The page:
In the new season in Historic Rock Ford may be no more time than a watch.
A rare and historic high music watch made by renowned Lancaster watchmaker Martin Schreiner will be on display in the lobby of the Lancaster County Museum of Early Decorative Arts starting today, April 1, the opening day of the exhibition. The museum’s 2022 tour season.
The watch cyclically lists seven music tunes – one of which sounds about a minute before each hour – and the case is made of cherry wood and decorated in the classic style of Lancaster County’s Heppeluight, says Sam Slamaker, CEO of Historic Rock Ford.
“We at the Snyder Gallery have a few tall Lancaster County clocks at the Snyder Gallery, but this one is really something special,” Slammaker says. “It works, so you can feel it by hearing and seeing. That makes it even more special. ”
The 8-foot-tall watch was borrowed from John Pifer Jr. and Carol Pifer of Willow Street, who restored them so they could play seven original tunes. This is one of the few famous Shreiner watches.
“Lancaster County music watches are extremely rare. I heard there were no more than seven of them, ”says Pifer Jr. We are absolutely delighted. “
Pifer Jr., an avid collector of high watches, purchased the watch a few years ago during a Pook & Pook auction. He donated it when he and his wife moved into a townhouse in Willow Valley, and he had to reduce his collection from 30 to 18 hours. Pifer says Cinder, the gallery’s namesake, was a great inspiration and helped him a lot when he became more interested in collecting watches.
Pifer says the watch has only been sold twice; between him and the Schreiner family there was only one master.
“The watch was for Schreiner’s own house, and it remained in his possession until it was sold,” says Pifer Jr.
The museum team is trying to learn more about the clock.
“So far none of us can recognize the tunes. It can be works of folk or classical music, ”says Slameiker. “Identifying them will be a permanent project. We are recording all the melodies, and we hope to find a way to identify at least some of them. ”
During research and conversations with restoration specialists about the design of the clock, Sarah Alberica, the museum’s curator, says the clock is about 1820.
“Schreiner dated each watch consistently and in numbers,” says Alberica. “It’s a 317. Another unique feature is that it has two doors that you don’t see very often.”
According to Alberic, the highest figure recorded by Schreiner for one of his watches is 431. The museum has another Schreiner watch with the number 90, in the collection about 30 watches.
At the Lancaster County Gallery of Early Decorative Art by John J. Snyder Jr. features decorative items that were made by Lancaster County craftsmen and reflect the artist’s degree of effort during the 1750s-1820s, Slammaker says.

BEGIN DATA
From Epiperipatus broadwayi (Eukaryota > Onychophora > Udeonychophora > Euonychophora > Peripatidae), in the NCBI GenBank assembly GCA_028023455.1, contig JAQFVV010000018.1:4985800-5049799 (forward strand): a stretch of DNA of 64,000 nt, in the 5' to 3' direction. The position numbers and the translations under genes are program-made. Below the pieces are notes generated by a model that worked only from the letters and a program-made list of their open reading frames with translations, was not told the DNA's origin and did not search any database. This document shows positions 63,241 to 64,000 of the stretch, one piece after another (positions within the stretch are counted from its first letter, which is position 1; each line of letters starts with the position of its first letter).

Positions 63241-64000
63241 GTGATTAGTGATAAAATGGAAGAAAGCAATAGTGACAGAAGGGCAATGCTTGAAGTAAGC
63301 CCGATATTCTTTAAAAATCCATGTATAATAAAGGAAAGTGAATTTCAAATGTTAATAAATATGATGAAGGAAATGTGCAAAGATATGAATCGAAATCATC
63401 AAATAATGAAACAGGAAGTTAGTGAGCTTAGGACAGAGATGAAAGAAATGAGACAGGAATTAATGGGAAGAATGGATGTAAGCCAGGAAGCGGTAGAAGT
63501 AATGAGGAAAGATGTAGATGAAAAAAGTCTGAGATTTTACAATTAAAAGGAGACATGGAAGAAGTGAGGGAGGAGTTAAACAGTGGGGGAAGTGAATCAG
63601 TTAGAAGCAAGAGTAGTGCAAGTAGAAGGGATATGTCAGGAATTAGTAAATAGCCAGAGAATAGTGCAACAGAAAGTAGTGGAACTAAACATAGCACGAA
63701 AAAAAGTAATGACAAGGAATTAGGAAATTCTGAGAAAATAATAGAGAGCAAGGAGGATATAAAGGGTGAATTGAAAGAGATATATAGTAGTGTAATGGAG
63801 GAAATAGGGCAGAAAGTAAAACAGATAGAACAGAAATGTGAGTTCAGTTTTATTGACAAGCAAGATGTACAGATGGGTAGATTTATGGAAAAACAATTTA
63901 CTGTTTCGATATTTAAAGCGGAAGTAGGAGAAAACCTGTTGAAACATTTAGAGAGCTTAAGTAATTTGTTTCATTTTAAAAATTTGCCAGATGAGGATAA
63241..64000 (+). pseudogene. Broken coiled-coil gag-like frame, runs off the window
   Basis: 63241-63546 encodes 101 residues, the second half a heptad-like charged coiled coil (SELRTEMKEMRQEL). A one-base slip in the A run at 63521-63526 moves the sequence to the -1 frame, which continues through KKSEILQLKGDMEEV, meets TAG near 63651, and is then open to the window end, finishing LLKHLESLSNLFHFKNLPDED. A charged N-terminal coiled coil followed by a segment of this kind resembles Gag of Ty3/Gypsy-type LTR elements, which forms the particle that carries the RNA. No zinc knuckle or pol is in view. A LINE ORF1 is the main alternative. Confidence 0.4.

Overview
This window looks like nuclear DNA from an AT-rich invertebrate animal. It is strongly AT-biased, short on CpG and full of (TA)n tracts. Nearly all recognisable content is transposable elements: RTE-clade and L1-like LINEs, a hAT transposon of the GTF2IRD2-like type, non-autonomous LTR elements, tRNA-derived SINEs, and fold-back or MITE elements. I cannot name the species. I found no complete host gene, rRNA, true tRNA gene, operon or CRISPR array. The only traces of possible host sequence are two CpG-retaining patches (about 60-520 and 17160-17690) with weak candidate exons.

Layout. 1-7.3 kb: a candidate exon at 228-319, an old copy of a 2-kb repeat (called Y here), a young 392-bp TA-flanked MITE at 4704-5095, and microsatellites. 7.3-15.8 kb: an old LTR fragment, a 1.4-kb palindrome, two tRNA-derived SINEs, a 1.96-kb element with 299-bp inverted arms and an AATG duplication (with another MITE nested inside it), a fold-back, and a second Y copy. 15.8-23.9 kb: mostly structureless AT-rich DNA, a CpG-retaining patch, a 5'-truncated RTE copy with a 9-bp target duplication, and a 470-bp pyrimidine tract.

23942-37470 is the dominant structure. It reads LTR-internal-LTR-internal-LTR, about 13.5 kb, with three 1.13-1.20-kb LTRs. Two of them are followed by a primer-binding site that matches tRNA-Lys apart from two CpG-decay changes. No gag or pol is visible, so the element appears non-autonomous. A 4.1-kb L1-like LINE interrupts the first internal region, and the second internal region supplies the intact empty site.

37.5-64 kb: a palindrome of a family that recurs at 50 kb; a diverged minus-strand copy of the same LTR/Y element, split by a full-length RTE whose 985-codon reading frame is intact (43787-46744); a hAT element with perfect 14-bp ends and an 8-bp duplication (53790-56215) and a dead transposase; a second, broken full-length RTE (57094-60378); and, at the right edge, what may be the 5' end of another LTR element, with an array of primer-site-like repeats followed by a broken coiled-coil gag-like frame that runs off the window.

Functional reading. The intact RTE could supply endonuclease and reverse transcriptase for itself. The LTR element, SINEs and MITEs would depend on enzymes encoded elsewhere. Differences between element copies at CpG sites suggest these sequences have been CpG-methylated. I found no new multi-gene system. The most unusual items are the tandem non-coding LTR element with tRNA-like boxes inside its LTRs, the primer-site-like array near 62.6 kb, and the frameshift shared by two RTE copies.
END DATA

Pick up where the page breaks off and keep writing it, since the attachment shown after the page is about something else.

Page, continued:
“Lancaster products have their own unique style,” says Slammaker. “The styles were a mix of Philadelphia and Baltimore styles, but have their own unique look.”
Martin Schreiner was born in 1769 on North Queen Street in Lancaster and in 1791 opened a watchmaking shop, according to a press release from the museum.
“I think it’s very strange to think that this was a man who was born in downtown Lancaster before the American Revolution and then died in downtown Lancaster just a few years after the end of the Civil War,” said Slamaker of Martin Schreiner. “His life was incredibly long, and he really lived in that first great era of American history and in the heart of Lancaster.”
Alberica notes that Schreiner has dedicated his entire career to Lancaster.
“He also made a fire truck for the city,” Alberica says. For the Sun Fire Company.
Schreiner died in 1866 at the age of 97 and is buried in Schreiner Concord Cemetery on the corner of West Chestnut and Mulberry Streets, which he founded in 1836, according to a museum press release.
But Schreiner’s watch, which is estimated to be 200 years old, is still of interest.
“There are antiques there that you won’t see anywhere else,” Pifer says. “This watch and the watch on the shelf are prime examples of what I call the‘ gilded age of craftsmanship ’.
The Snyder Gallery is open from 10 a.m. to 4 p.m., Tuesday through Friday and Sunday, and from 10 a.m. to 2 p.m. on Saturdays. Admission is $ 15 for adults, $ 13 for seniors (65 and older), $ 12 for youth (ages 6 to 17) and free for children under 5. Tours of the General Edward Hand Museum take place at 10.00, 12.00 and 14.00 from Tuesday to Friday and from 10.00 and 12.00 on Saturdays. More information and purchase tickets can be found at historicrockford.com.
The 2022 tour season will last until October 30. The historic Rock Ford will be closed on Sunday, April 17 for Easter. Snyder’s Gallery is closed May 10-31 to prepare for the June 1 opening of the Long Rifles of the American Revolution.